Day 6: Favorite Seed Sources for Your Vegetable Garden

If you’ve decided to try starting your own vegetable seeds this year, you’ll find a lot of choices at hand—both for varieties available as well as places to buy them. More and more mass market and big box retailers sell seeds and seed-starting supplies, but if you want greater selection along with more unusual and heirloom varieties, then an independent garden center is the place to shop.

Even greater selection is offered by the many online and catalog seed merchants, and for myself I can think of almost nothing better than to spend an evening with a stack of seed catalogs—often more satisfying that perusing selections online. I tend to favor those from companies that specialize in heirloom or open-pollinated (OP) types, which means seed saved from the parent plant will grow new plants with the very same characteristics. That’s not the case with hybrid seeds.

While some company’s seed packs may appear to be considerably more expensive than others, it pays to determine exactly how many seeds are included in each pack. Ones that may seem pricier may actually be a better value.  Here are some catalogs that I like.

seed savers catalogMy favorite is that of Seed Savers Exchange, the organization that since 1975 has pioneered the movement to preserve and popularize heirloom and open-pollinated seeds. Their catalog is extensive, but is still manageable, and you won’t be overwhelmed by too many choices. One of the best things about Seed Savers is that their headquarters at Heritage Farm, located in Decorah, IA, is only a scenic three-hour drive from the Twin Cities.  There you can see what they do, tour their amazing test gardens, and shop for seeds and other garden-related items in their large, well-stocked store.

If you’re an heirloom tomato fanatic like me and it’s selection you want, than you must take a look at Gary Ibsen’s TomatoFest. The online-only catalog offers over 600—yes, that’s right—varieties of heirloom tomatoes. I can spend hours on this site. Top quality seeds and fast shipping, too.

Herb and lettuce gardeners will find a lot to love about Renee’s Garden. They offer a great selection of greens, lettuces, herbs, flowers, and heirloom vegetables in their online-only catalog, which features lovely illustrations of the selections rather than photos. Of particular note are the lettuce mix packs, which combine colorful and often unusual varieties that will make for a beautiful—and flavorful—salad cutting garden.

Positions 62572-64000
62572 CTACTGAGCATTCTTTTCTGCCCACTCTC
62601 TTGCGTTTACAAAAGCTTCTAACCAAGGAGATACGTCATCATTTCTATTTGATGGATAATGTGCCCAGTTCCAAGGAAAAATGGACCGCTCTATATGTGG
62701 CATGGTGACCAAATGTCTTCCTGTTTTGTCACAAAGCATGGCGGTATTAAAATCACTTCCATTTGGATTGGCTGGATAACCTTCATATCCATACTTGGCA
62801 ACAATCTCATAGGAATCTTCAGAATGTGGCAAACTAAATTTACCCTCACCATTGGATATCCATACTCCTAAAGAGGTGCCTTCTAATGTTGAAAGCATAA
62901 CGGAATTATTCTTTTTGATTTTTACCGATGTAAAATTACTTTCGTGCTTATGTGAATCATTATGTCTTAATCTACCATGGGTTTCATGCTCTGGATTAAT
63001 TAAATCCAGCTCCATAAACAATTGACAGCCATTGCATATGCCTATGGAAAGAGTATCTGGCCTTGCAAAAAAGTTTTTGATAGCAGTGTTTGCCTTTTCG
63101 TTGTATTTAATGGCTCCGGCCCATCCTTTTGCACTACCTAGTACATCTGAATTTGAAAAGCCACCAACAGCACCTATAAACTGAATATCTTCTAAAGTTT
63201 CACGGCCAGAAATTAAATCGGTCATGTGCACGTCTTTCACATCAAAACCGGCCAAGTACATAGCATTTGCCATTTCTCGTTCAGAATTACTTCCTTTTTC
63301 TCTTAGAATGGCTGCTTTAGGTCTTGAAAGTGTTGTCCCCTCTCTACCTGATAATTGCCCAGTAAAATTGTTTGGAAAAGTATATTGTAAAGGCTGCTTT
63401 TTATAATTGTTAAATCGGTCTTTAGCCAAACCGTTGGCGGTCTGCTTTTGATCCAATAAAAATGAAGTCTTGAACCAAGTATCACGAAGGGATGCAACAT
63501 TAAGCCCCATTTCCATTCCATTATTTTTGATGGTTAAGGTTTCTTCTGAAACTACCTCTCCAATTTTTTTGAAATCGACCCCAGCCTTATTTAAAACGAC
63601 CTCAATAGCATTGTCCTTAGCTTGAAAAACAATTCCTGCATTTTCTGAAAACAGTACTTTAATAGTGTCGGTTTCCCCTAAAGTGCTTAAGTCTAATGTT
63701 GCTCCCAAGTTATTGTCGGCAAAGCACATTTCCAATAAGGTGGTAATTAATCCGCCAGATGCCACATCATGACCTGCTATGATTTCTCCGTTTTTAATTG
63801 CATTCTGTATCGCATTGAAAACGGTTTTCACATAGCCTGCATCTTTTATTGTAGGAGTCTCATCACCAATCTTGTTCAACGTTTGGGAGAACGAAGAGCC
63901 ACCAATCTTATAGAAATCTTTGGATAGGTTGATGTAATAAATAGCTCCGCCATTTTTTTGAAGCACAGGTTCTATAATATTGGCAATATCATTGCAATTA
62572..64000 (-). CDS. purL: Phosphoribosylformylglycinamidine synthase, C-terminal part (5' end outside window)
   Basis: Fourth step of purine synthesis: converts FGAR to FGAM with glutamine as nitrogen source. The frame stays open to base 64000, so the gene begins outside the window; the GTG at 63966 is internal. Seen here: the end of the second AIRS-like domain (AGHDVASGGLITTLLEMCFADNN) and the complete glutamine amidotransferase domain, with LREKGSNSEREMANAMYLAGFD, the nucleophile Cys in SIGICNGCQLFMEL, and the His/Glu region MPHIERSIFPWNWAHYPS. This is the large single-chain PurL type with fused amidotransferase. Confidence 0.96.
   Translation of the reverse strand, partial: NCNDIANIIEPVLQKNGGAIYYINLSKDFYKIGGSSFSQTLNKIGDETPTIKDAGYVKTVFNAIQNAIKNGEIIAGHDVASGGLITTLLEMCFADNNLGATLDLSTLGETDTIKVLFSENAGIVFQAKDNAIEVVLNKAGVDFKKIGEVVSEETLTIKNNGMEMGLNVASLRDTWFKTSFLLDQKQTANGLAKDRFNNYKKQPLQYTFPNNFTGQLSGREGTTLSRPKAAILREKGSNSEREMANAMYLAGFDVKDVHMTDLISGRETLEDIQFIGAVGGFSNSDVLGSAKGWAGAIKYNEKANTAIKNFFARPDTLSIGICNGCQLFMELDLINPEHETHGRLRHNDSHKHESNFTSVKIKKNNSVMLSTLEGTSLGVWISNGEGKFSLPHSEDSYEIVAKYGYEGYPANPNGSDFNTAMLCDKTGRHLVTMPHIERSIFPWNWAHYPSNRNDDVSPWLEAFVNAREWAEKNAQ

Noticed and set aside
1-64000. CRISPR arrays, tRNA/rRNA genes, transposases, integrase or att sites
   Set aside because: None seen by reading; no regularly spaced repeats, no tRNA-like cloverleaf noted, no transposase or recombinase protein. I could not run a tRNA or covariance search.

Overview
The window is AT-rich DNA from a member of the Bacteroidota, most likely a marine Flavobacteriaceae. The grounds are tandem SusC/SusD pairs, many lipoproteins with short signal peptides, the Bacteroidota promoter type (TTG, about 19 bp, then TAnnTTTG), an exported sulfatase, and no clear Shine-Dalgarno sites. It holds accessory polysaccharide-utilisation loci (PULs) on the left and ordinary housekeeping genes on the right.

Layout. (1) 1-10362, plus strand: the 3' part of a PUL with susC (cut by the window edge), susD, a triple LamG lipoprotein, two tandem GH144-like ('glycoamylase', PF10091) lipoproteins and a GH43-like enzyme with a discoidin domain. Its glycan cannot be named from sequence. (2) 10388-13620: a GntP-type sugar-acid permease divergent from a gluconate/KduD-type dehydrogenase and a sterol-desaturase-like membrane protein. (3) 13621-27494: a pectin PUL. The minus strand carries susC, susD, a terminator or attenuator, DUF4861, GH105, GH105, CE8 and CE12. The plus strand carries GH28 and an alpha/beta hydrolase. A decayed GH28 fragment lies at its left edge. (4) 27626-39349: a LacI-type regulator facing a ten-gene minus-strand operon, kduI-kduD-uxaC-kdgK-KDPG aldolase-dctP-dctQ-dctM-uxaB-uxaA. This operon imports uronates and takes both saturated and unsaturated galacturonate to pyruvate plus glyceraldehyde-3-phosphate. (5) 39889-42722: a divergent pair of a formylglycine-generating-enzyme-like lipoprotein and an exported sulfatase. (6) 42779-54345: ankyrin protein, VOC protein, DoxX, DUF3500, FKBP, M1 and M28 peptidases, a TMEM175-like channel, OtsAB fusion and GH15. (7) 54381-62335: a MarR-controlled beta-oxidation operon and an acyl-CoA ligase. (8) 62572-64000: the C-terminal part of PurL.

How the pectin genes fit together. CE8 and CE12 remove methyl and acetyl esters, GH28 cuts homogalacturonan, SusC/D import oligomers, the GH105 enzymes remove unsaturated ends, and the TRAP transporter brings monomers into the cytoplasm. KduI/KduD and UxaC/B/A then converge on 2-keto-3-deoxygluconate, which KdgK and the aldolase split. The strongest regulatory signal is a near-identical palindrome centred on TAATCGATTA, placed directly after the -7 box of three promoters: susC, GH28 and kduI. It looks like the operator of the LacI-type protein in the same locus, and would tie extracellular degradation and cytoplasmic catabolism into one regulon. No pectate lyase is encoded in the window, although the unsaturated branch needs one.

Territorial Seed Company’s thick, 175-page catalog is a fascinating read, with lots of detail and photos of their extensive seed offerings. It also includes a wide range of composting and growing equipment, specialty tools, and gardening supplies. In addition, Territorial sells supplies and equipment for canning and preserving what you grow.


Images in the Baker Creek catalog are like artwork, such as this portrait of onions.

The Baker Creek Heirloom Seed catalog is a work of art in its own right. Founded by a 17-year-old wunderkind in 1998, Baker Creek offers 1,450 varieties of heirloom vegetables, lavishly photographed with artful detail in their massive, 212-page large format catalog. Their descriptions are conversationally written, informative, and sometimes contain quirky and humorous details. I notice they’ve cut back on the aphorisms and quotes from historical figures they used to sprinkle throughout its pages, which is good.

 John Scheepers Kitchen Garden Seeds is another illustrated catalog filled with less common selections of vegetables, greens, herbs, and flowers—both edible and ornamental. The back cover of their latest edition features four different Habitat Flower Garden seed mixes; each designed to attract either butterflies, hummingbirds, bumblebees, and songbirds.

Though I haven’t yet bought from them, I’ve heard good things about Victory Seeds and Botanical Interests; two more sources for heirloom and organic varieties. I plan to give them a try.

While you’re engaged in gathering seeds for this year’s garden, don’t overlook another important source: other gardeners. Some of the best seeds I’ve ever grown have come from friends who offered them to me with their recommendation, and I’m always happy to pass along my favorites to others who want to try something new. Swapping seeds and seedlings is a fun way to broaden your garden variety while nurturing gardening friendships.

—Tom McKusick

Follow Notes from Northern Gardener throughout January as we offer our series on 31 Days to a Great Northern Vegetable Garden. Tomorrow: Designing a Vegetable Garden.

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